Frank Braeken: Our strategy is to increase our social impact by ensuring that our products meet the needs of people everywhere for balanced nutrition, good hygiene and the confidence which comes from having clean clothes, clean hair and healthy skin. Unilever is strongly committed to serve the BOP in Africa and to this end many of our products are tailored to meet specific African consumer demand.

    Braeken is known to emphasise: "What we need to do is much more listening to what the African consumer needs."

    This credo is illustrated by a shop in Kenya's largest slum. The small shop is selling everyday necessities, that range from margarine and washing detergent to cooking fat and toothpaste. What is noticeable is that these goods are sold in small packages, known as low unit packs (LUPs), weighing from 45 grams to just four grams, and costing from as little as half a cent. Though all the goods are now sold in branded packaging, the shop owner has been selling the same items in similar small portions for decades to the low-income market. He bought big packs and then resold them in smaller portions to his customers. Unilever was one of the first companies that bought into this concept.

    By establishing a brand through LUPs, allegiance would be formed as the consumer's purchasing power increases.

    IFC Works with Intellecash

    Tue, 12/13/2011 - 1:42pm

    IFC, a member of the World Bank Group, is partnering with IntelleCash to help start-up microfinance institutions in low-income states of India respond better to the needs of their customers, promoting responsible microfinance while providing better client protection. 

    IntelleCash is the first initiative in India to apply the principles of business franchising to the microfinance sector. Through the IntelleCash Network Program, it helps microfinance institutions get started and expand. IFC is working with IntelleCash to help microfinance institutions in India's northeastern states, the low-income states of Bihar, Jharkhand, Uttar Pradesh, Madhya Pradesh, West Bengal, and in the western regions of Rajasthan and Gujarat, and the Vidharbha and Marathwada regions of Maharashtra. 

    "We will work intensively in Bihar, Madhya Pradesh, Orissa and the north-eastern states, which are the high-priority states for the government of India," said Manoj Nambiar, CEO of Intellecash. "With IFC's support, we expect to expand significantly into rural and semi-urban areas where the need for microcredit is highest."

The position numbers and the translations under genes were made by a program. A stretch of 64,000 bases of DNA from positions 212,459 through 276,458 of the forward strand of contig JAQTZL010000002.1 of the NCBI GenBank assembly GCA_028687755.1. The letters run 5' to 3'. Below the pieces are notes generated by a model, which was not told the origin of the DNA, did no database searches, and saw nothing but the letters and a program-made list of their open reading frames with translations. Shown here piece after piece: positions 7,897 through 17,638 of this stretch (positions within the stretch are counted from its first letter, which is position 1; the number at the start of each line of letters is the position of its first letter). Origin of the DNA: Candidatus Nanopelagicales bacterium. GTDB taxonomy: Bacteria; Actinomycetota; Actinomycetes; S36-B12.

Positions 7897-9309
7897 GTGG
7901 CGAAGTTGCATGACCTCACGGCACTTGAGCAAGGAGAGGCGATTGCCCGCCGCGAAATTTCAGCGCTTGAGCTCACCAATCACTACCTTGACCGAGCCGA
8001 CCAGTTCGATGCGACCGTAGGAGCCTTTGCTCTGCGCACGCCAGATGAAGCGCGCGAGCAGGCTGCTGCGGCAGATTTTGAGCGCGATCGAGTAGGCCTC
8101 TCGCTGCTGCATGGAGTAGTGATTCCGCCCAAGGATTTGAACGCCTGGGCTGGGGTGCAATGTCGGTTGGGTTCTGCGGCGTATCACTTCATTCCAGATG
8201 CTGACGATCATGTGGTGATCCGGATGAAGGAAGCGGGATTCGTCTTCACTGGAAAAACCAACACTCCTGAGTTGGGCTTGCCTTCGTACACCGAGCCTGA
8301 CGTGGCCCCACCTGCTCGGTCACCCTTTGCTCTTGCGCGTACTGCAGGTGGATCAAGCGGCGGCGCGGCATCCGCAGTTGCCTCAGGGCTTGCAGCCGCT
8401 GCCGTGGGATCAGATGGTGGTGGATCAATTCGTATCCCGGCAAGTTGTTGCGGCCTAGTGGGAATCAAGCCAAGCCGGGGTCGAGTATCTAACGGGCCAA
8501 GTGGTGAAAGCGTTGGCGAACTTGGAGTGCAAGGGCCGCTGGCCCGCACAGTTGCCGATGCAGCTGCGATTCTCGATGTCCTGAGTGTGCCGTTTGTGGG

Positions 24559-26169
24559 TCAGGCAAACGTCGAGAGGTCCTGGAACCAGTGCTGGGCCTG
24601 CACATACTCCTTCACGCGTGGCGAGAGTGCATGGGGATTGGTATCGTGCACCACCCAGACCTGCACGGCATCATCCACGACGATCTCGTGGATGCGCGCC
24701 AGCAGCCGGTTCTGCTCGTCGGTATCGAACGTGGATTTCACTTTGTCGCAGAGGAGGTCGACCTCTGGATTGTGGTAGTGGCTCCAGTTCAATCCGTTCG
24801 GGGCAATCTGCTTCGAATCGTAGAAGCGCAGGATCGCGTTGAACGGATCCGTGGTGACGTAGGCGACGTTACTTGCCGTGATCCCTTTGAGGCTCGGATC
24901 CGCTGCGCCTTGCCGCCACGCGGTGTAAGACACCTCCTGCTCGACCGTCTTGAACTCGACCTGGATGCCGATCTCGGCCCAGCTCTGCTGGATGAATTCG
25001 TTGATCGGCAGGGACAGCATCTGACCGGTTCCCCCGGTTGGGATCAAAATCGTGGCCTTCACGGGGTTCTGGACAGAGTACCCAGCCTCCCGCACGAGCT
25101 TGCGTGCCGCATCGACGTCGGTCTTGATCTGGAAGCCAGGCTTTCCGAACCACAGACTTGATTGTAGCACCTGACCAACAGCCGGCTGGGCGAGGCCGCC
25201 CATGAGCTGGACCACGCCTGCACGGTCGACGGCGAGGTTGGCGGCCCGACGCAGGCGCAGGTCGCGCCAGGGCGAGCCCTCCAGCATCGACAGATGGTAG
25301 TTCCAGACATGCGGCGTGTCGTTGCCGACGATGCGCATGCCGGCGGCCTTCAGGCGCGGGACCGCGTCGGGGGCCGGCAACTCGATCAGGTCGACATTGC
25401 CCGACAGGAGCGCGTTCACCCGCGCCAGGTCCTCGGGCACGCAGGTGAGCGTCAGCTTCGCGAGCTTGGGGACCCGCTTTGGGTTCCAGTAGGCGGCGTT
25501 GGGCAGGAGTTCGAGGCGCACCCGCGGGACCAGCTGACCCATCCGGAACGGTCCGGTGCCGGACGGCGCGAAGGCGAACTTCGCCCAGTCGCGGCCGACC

The partnership comes at an opportune time, given the challenges of the microfinance sector in India. The reach of microfinance institutions in India remains low-most of India's population has limited access to financial services. IFC's support to IntelleCash will help new microfinance institutions emerge in underserved areas. It will also help build IntelleCash's capacity for balanced, client-focused growth. Once established, the effort could be replicated in Africa. 

    "Since the recent microfinance crisis, IFC has been focused on investment and advisory services targeted at microfinance sector to expand outreach to low-income households in India," said Jennifer Isern, who leads IFC's Access to Finance business line in South Asia. "We would help IntelleCash to develop operational tools that can be used by new microfinance institutions to design demand-responsive microfinance services suitable for the clients."

    McKinsey Announces Winners in Social Innovation Video Contest

    Mon, 12/12/2011 - 1:59pm

    Embrace

    A one minute video about Embrace, a social enterprise that aims to help millions of vulnerable babies through a low cost infant warmer. Unlike traditional incubators that cost up to $20,000, the Embrace Infant Warmer costs less than 1% of this price. The device can work with or without electricity, has no moving parts, is portable and is safe and intuitive to use. You can find out more at embraceglobal.org.

    Africa Beckons as the Next Pot of Gold for the Cellphone Telecoms Industry